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The Rememberer
The Rememberer
AATE Distinguished Play Award (2005, Adaptation)
By Steven Dietz. Based on the unpublished memoir As My Sun Now Sets by Joyce Simmons Cheeka, as told to Werdna Phillips Finley.

Cast: 13m., 12w. (may double to as few as 9m., 8w., plus possible dancers and musicians.) The Rememberer tells the true story of Joyce Cheeka, a young Squaxin Indian girl, who is forcibly taken from her home and placed in a government-run school in 1911. As the chosen "rememberer" for her tribe—an honor passed down to her from her grandfather, Mud Bay Sam—it is Joyce's duty to pass on the stories, history and wisdom of her people. However, the aims of the white boarding school are quite the opposite. Their job is to eliminate any trace of Joyce's heritage. Through her friendship with the headmaster at the school, and with the help of her "spirit guide," Joyce succeeds in forming a bridge between this new world and the world of her ancestors. Through her patience, grit, humor, curiosity and inclusiveness of spirit, she does honor to the words of her elders: "Each day is a gift. And to waste that day is inexcusable. Account for yourself. Be useful." Joyce Simmons Cheeka lived a remarkable, heroic and, indeed, useful life. Ages 7 and up. Area staging. Approximate Running Time: 90 minutes.

Per the author, feel free to substitute a Native American language from your own community in place of the Squaxin dialect called for in the script. He doesn't want to discourage any theatre from tracking down the actual Squaxin—but it is very difficult, even when in full consultation with the tribe, as he was when he premiered the show. Cecil Cheeka, Joyce Simmons Cheeka's son, agrees with this approach. He voiced that the events of this play happened nationally to many other tribes, and so it is appropriate to use the Native language of your choice. Mr. Cheeka has offered to assist producing groups with information and can be reached at 360-352-7227. Other possible resources include the Daybreak Star Cultural Center in Seatttle and the Squaxin Museum in Shelton, Washington. Again, as great as it is to have the actual dialect, he feels strongly that this should not be an impediment to production. Therefore, if another native tongue is used—and used accurately and respectfully—it will absolutely serve the wishes of the play and its author. On the music: same note. Find the Squaxin if possible, but feel free to use other Native melodies (which are more readily available than finding differing languages; most CD stores will have Native American music of some kind) that suit the needs of the production.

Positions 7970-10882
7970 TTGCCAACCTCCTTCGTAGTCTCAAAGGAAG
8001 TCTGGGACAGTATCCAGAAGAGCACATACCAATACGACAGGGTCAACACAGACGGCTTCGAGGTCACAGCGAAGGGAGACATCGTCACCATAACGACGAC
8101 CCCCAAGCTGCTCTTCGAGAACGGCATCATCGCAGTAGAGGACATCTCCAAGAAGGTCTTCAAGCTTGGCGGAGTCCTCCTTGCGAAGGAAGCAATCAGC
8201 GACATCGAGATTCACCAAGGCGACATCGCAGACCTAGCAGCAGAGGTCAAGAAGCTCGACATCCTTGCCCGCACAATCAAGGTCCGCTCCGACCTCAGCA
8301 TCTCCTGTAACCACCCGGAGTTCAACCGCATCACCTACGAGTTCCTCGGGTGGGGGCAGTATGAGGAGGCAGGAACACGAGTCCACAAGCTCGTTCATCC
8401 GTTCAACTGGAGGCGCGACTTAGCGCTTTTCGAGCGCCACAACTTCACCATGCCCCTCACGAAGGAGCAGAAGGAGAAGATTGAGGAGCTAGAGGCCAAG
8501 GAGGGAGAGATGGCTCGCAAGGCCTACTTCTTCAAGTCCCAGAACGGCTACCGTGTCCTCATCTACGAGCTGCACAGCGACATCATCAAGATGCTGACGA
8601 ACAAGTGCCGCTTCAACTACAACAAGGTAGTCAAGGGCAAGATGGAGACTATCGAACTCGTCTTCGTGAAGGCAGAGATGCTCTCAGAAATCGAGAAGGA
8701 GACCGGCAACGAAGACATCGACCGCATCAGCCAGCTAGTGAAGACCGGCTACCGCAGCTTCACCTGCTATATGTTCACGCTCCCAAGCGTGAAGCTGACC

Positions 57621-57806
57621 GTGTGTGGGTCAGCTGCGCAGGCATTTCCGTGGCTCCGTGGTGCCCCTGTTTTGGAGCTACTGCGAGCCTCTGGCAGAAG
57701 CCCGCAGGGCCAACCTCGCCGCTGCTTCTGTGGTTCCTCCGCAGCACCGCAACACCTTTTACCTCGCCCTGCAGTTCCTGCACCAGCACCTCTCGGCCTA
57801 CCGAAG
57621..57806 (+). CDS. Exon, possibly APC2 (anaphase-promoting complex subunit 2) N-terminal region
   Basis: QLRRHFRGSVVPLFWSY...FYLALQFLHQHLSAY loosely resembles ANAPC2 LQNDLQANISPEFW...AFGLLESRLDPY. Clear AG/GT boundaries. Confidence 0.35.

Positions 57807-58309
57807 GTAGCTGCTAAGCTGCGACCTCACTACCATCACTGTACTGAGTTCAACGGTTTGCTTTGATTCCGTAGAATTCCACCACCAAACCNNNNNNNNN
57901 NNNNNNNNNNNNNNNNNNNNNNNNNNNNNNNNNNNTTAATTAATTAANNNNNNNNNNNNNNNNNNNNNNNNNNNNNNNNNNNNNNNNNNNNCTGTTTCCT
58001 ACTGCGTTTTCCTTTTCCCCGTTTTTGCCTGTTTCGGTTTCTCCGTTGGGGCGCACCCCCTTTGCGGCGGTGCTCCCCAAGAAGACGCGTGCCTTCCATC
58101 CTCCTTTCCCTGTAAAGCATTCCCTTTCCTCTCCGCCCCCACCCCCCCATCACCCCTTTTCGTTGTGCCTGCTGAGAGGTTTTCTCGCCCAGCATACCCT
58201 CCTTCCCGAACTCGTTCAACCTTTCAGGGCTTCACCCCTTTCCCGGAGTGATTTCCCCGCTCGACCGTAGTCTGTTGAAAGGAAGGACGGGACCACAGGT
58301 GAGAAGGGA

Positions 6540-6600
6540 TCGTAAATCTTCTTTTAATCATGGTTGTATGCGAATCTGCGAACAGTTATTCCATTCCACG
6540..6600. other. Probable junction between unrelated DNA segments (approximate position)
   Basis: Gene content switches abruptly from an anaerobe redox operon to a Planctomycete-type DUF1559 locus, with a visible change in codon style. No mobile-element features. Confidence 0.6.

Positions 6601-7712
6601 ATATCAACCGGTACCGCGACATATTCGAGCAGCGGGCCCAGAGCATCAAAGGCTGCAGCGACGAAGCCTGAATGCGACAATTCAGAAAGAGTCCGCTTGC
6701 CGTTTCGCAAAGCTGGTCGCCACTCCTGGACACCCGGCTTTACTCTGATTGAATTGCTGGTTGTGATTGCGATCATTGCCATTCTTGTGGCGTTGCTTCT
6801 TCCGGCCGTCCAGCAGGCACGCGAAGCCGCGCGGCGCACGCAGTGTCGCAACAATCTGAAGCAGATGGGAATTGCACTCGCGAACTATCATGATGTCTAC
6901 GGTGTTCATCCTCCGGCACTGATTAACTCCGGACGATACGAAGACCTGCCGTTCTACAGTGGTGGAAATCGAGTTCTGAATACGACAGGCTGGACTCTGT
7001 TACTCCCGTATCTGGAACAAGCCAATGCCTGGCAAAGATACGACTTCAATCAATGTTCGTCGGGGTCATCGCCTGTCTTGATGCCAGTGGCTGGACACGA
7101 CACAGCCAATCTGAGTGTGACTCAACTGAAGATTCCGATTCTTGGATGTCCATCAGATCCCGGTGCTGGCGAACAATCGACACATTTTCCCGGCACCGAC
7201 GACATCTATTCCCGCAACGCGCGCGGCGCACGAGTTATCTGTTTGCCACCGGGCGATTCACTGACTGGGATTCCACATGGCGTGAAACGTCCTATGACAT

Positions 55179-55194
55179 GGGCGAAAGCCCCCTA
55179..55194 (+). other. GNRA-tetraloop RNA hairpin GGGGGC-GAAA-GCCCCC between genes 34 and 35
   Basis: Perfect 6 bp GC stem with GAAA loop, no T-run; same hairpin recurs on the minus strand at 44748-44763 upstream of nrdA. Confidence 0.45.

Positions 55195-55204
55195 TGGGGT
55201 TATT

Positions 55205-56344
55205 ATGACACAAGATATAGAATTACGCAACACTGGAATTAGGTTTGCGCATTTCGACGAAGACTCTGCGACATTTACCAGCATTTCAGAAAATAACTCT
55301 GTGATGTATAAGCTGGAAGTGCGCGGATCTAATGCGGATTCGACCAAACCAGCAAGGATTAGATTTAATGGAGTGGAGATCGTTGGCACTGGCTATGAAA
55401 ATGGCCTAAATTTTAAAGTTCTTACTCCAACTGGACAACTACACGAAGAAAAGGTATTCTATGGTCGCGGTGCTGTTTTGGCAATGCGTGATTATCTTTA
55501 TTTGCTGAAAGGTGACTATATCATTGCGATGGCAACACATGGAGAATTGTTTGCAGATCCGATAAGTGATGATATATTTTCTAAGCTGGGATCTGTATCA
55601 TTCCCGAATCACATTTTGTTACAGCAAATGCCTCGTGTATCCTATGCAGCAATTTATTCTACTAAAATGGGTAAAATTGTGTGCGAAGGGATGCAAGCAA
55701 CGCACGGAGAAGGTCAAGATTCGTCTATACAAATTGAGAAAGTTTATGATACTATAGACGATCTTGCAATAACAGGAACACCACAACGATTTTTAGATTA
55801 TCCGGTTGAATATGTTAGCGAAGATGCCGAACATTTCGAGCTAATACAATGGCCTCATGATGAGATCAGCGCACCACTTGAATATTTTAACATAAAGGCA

Play details
Status:  (Subject to Restriction)
Type of show:  Full-Length
Catalog Code:  R68
Cast Size:  25
No. of Act(s):  2
Pages:  93
Royalty:  $80.00 /perf.*
Cost:  $9.95
Approx. Running Time:  90 min.
Target Audience: Middle School | High School | College and Adult | Family (All Audiences)
Performing Group: High Schools | College Theatre | Community Theatre | Stock & Lort
Genre: Drama
ISBN (10): 1583422137
Publication Date: 05/03/2004
Steven Dietz's 30+ plays have been seen in more than 100 regional theatres as well as off-Broadway and internationally. He received the Kennedy Center Fund for New American Plays Award for his off-Broadway drama Fiction and his widely produced fable for young audiences Still Life with Iris. A two-time finalist for the Steinberg/ACTA New Play Award (Becky's New Car and ...More
Rights & Availability
This title can only be licensed/sold in the U.S. and Canada
* Please note that royalties quoted in our catalog are intended for K-12 schools with a standard curriculum only. All other producing groups must submit a completed application.

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